The U.S. Government Accountability Office (GAO) has long noted deficiencies in federal real property management. For example, a 2002 GAO report found that the international inventory of federal real property “contained data that were unreliable and of limited usefulness. Therefore decision-makers, such as Congress and the OMB, do not have access to quality data on what real property assets the government owns, their value, how efficiently assets are being used and what the overall costs are involved in preserving, protecting and investing in them.”

A January 2003 GAO report found that over 30 federal agencies control hundreds of thousands of real property assets worldwide, including facilities and land, worth hundreds of billions of dollars. Many of these assets are no longer consistent with agencies’ missions. Others are no longer needed. And many of the assets are in an alarming state of disrepair.

Despite these and similar reports, the federal government has taken little action. Since January 2003, GAO has designated real property management as a “high-risk” activity. A 2011 GAO report noted that: “In designating federal real property management as a high-risk area, GAO reported that despite the magnitude and complexity of real-property-related problems, there was no governmentwide strategic focus on real property issues and governmentwide data were unreliable and outdated.”

A separate 2011 GAO report found that: “The federal real property portfolio, comprising over 900,000 buildings and structures and worth hundreds of billions of dollars, presents management challenges. […] The federal government holds many excess and underutilized properties that cost billions of dollars annually to operate.” The report also found that in fiscal year 2009, 24 federal agencies (including the Department of Defense) reported over 45,000 underutilized buildings that cost taxpayers $1.6 billion per year to operate.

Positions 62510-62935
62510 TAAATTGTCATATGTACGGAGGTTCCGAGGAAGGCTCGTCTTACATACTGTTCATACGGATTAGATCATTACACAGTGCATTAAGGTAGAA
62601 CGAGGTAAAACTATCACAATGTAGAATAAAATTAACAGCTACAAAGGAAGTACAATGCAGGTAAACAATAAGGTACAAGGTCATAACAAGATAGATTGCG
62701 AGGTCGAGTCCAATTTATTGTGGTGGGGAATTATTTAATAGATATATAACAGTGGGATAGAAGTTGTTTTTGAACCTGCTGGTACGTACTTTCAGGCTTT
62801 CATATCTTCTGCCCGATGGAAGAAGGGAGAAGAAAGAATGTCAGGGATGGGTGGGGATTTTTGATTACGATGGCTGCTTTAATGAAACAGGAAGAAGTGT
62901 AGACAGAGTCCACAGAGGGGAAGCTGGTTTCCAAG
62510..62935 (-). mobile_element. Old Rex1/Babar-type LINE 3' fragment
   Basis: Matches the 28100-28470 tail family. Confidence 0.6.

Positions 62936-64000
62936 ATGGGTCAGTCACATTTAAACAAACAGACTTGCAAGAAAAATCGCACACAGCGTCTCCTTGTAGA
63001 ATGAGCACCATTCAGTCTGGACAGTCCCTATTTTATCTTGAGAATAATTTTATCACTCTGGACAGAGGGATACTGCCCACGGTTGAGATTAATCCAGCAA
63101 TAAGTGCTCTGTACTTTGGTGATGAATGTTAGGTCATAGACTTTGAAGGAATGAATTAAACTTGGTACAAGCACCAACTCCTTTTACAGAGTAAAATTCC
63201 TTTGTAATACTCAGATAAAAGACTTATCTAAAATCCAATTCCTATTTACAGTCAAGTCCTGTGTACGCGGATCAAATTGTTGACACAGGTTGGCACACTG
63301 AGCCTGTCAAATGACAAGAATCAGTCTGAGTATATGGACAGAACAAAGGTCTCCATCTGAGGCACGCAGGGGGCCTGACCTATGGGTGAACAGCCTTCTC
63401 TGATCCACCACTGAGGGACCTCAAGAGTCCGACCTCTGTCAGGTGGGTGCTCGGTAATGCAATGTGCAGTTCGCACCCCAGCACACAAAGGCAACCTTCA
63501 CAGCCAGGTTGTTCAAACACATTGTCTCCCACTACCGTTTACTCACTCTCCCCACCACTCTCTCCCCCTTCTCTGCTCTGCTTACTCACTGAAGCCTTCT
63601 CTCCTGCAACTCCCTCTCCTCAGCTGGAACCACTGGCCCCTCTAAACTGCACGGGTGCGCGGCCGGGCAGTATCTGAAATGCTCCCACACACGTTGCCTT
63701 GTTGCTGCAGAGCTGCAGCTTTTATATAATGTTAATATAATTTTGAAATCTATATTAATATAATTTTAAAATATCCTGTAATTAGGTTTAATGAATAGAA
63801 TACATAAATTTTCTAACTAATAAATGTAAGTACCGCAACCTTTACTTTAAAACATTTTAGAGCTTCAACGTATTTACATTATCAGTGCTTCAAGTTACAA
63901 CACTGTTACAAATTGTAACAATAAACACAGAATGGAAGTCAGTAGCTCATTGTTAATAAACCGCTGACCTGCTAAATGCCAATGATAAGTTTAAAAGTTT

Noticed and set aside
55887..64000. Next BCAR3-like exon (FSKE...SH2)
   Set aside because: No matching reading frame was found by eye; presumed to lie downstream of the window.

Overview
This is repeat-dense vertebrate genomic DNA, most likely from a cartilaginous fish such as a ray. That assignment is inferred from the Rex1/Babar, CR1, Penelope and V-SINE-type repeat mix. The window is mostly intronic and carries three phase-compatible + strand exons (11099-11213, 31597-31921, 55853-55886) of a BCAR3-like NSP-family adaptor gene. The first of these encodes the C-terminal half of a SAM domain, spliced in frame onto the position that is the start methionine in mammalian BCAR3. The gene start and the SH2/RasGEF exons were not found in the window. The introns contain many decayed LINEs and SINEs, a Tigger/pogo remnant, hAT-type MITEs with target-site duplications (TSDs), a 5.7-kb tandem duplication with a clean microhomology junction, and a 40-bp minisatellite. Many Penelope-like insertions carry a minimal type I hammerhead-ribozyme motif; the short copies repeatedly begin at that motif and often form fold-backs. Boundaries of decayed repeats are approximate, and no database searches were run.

Notwithstanding some recent improvements by the Obama administration and real-property-holding agencies in their strategic management of real property-in part by establishing an interagency Federal Real Property Council designed to enhance real property planning processes and improve the reliability of federal real property data-GAO has consistently found persisting problems related to unneeded property and leasing.

The federal government should take note of what states such as Georgia, Ohio and Virginia have done recently. They are taking proactive steps to develop real property inventories, track the property they own and analyze the information to determine what, if any, of that property can be divested or used more efficiently.

Our report found that 16 states had well-functioning inventory systems, 17 states were developing a real property inventory, and 17 states (plus Washington D.C.) lacked an inventory.

Some recent state level developments on real property inventories include:

Georgia: In the early 2000s, former Governor Sonny Purdue’s “Commission for a New Georgia” recommended that the state centralize its management of capital assets to improve efficiency, reduce lease costs, generate revenue through divestiture and lower the costs of capital construction. Most agencies handled their own space management, with little or no opportunity for comprehensive management. The Commission found that the state’s $10.5 billion portfolio of over 11,000 facilities was losing value due to poor maintenance, emerging safety issues, and underutilization.